Here are the preliminary results (June 3), as reported by Michael Schmidt:
To understand the results of our raw milk experiment it is important to tolerate the so called scientific demands. That means in order to get accepted and being taken seriously by the scientific establishment you need to have 100 or 200 or 300 or may be even 1000 calves to make a scientific valid point .However the simple fact that the so called experts have not yet entered into a joint research project as proposed by me already in 1994 has given me even a greater confidence that the results we have seen with these two calves are credible and significant. They are in fact supporting the findings of Pottenger’s cat study, which as well has been ignored and ridiculed.
The experiment was costing us over 5000 dollars just in milk. This is a significant amount for us, since we did not get any support from corporate sponsors.
The weight of the two calves was basically equal at the beginning of the feeding trial.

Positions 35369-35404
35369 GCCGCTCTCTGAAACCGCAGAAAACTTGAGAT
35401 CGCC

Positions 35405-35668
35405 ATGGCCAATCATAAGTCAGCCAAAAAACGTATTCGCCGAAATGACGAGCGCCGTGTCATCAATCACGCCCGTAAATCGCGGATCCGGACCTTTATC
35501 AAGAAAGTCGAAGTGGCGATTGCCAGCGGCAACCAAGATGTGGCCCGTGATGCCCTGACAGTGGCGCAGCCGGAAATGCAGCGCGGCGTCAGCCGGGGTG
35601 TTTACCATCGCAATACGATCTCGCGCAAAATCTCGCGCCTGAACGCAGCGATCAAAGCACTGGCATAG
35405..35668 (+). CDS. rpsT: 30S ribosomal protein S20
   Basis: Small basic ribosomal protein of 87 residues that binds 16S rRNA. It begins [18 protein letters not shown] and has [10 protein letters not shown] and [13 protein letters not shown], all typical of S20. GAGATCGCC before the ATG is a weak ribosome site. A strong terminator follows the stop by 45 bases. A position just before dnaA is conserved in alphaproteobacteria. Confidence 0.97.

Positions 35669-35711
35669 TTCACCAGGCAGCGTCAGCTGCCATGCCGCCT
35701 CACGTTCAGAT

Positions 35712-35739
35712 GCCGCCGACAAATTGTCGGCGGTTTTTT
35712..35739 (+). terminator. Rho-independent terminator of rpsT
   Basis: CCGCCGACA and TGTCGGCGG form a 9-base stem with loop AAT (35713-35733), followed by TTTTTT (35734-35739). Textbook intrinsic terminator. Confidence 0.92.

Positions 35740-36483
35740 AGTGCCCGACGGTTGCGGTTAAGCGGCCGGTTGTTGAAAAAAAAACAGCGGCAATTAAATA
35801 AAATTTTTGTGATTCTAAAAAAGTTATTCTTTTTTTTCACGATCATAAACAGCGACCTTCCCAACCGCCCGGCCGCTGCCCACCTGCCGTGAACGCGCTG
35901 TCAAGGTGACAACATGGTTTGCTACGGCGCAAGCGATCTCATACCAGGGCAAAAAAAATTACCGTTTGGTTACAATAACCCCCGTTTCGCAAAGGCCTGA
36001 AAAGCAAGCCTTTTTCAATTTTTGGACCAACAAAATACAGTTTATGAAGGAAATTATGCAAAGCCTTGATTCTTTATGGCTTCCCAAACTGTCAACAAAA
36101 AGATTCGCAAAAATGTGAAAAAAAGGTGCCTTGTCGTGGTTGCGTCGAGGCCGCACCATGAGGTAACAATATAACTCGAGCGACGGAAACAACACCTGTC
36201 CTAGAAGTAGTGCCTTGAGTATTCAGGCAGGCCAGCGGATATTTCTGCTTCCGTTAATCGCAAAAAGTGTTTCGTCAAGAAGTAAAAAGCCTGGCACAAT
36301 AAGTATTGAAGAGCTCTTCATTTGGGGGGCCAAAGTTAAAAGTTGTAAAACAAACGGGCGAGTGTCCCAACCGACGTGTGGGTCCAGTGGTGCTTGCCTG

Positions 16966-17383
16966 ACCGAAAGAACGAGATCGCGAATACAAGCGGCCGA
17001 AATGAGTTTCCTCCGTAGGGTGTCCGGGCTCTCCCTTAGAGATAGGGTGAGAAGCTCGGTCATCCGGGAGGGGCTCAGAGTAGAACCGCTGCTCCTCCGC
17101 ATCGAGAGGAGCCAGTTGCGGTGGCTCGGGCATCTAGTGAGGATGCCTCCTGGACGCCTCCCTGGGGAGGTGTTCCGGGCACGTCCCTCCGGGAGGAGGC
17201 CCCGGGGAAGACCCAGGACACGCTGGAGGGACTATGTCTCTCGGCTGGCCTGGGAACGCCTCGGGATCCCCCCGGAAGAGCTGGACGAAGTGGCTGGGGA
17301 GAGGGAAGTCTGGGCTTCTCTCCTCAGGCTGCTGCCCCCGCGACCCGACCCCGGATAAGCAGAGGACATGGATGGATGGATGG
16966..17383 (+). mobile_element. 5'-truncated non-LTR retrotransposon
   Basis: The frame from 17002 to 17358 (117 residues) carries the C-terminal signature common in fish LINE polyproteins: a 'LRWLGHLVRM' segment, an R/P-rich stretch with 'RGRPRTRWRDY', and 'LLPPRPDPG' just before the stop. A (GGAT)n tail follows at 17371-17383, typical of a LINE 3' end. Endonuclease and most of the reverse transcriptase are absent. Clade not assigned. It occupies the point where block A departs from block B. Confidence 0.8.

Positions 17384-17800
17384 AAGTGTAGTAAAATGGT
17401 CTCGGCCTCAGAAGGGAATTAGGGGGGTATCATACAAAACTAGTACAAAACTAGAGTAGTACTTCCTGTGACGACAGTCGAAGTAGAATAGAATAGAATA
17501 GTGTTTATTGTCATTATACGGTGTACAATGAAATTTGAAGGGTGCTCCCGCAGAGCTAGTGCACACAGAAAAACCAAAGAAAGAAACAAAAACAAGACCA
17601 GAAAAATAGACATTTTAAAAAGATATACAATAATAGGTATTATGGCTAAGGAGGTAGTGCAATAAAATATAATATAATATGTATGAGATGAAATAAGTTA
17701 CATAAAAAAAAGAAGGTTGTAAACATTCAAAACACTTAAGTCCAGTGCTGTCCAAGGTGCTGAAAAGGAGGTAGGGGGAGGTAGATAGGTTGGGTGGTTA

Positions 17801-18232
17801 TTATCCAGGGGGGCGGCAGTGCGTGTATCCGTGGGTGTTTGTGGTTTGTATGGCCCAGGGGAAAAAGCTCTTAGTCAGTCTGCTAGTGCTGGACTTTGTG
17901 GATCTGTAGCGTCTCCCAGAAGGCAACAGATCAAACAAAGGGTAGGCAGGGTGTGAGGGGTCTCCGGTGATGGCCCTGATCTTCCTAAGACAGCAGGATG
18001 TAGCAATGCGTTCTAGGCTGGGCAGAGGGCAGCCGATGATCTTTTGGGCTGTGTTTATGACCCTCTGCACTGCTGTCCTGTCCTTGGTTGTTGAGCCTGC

At the end the raw milk calf weight 200 kg and the pasteurized milk calf weight 115 kg.
They gained weight almost equally for about 8 weeks and then the pasteurized milk calf started falling back.
A significant difference during the 4 month trial was always the different smell and the consistency of the manure. The raw milk calf had mostly a well formed manure and normal smell you would expect. Contrary to that the manure of the pasteurized calf was runny and the color mostly grey or almost white during the feeding trial.
We did not treat either of these calves for any condition. We would have if there would have been a life threatening situation.
The hair on the raw milk calf was shiny and solid on the pasteurized calf dull and easily pulled out.
The alertness in the two calves was a major difference: the pasteurized calf seemed very uninterested with a clear lack of movement.
After nearly 5 months we could see that the pasteurized calf would have had difficulty to survive without medication and supplements.
Below are some of the pictures to show the obvious visual differences.